Through meditation, Hughes' students prepare and sustain themselves for this type of personal investigation and ongoing work. The workshops begin with a kundalini yoga mix ("I've picked things that are good for helping an actor feel and inhabit his body," Hughes says), plus breathing exercises and a chakra meditation using a mantra. Actors also practice, among other things, "the Zen of walking"—finding their own natural walk, so that when they bring an outside character in, they are free to allow that character to modify the body's rhythms.
In ongoing classes, Hughes works with students individually on the opening lines of Shakespeare's "Henry V": "Oh, for a muse of fire…." "Whatever their baggage is," he says, "it will be evident in that exercise." Paul Blackthorne, one of his students, says Hughes is "incredibly intuitive."
A goal in the classes is to set free the imagination in order to truly inhabit a fictional character. Say you're playing someone whose son has just died. You'd create mental images of your wife's pregnancy ("Touch her tummy, get a scan, be there for the birth"), taking the child to school for the first time, wiping away his tears, seeing him get knocked over by a truck…. You set up your imagination, Hughes says, then suspend disbelief.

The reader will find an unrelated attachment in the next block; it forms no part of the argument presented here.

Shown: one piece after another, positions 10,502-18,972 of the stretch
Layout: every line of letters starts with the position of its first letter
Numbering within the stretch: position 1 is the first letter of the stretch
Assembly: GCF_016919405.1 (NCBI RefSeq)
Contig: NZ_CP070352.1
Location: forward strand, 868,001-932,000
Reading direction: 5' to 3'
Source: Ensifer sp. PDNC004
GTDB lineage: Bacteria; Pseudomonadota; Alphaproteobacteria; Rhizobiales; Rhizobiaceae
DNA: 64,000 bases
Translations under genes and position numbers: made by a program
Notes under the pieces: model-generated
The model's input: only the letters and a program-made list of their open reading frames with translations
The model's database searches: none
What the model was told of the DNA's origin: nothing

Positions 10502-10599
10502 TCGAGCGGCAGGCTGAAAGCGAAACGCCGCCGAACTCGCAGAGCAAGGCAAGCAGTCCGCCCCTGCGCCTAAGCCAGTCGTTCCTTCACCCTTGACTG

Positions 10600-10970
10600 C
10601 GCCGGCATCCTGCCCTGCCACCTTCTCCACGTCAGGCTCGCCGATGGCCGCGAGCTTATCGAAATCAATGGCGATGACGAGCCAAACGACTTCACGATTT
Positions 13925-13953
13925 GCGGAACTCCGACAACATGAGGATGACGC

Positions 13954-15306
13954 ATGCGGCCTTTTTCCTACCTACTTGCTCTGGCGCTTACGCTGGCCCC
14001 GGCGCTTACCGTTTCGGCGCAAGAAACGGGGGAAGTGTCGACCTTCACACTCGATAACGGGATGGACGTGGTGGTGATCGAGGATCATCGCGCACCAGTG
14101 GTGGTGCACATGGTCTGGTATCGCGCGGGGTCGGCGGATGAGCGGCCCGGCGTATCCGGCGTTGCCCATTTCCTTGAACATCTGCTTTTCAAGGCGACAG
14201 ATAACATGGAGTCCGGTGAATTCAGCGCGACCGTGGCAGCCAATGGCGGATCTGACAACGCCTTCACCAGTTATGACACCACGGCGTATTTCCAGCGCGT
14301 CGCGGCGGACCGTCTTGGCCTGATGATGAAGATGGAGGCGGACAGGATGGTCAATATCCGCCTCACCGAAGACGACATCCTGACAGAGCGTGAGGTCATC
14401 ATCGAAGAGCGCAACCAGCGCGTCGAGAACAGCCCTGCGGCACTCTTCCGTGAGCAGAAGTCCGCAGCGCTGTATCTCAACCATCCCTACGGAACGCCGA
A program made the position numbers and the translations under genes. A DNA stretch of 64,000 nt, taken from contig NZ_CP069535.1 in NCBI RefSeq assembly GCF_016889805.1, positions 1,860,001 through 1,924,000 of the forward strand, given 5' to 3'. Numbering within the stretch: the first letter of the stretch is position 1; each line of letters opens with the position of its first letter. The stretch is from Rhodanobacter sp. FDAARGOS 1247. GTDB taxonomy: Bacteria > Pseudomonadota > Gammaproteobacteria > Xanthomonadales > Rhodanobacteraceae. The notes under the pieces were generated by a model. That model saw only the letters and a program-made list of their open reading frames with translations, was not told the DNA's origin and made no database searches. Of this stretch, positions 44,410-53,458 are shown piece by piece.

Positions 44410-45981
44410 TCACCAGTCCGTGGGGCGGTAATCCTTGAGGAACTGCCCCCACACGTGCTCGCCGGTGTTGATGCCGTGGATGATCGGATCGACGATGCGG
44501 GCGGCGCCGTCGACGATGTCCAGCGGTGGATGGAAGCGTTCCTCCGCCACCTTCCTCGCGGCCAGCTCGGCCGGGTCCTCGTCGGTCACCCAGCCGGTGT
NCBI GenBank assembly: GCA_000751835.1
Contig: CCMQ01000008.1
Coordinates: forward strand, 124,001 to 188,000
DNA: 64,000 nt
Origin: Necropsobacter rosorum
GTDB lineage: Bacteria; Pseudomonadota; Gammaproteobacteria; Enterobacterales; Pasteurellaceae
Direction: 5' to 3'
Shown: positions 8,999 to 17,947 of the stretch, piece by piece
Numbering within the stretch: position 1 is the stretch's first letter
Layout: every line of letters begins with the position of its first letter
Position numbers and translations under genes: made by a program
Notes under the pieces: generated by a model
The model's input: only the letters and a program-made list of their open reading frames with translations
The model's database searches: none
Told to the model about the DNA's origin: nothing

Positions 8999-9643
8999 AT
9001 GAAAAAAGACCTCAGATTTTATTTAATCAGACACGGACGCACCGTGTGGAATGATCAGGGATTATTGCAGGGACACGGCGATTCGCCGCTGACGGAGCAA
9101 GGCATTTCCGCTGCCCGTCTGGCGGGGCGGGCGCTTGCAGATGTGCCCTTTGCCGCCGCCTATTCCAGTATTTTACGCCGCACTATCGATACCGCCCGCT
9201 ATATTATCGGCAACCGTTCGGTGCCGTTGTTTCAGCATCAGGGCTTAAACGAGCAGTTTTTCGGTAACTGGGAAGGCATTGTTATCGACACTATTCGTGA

What the Hell Does That Have to Do With Acting?
I reached Blackthorne, an L.A.-based Englishman, in Hawaii, where he'd been shooting the ABC series "The River" for three months. He didn't have a spiritual practice before working with Hughes, which he did over the course of two years, and says learning to meditate was the hard part.
"You start by thinking, 'What the hell does that have to do with acting?' " Blackthorne says. "Then, when you start studying your own psychology, it can be pretty scary. Moving beyond egotistical shackles, that's hard." You have to be prepared to discover things about yourself that you weren't aware of, but doing so enables you to assemble another character's psychology. For Blackthorne, acting became an utterly enjoyable matter of serving the moment without attachment to results.
Los Angeles actor Bill Coelius, who recently shot an episode of "Desperate Housewives," took Hughes' workshops for three years. He sees the spiritual aspect as the foundation of Hughes' teachings but says those teachings are not New-Agey or hippie-dippy: "It's all surprisingly pragmatic and allows you to see yourself and others."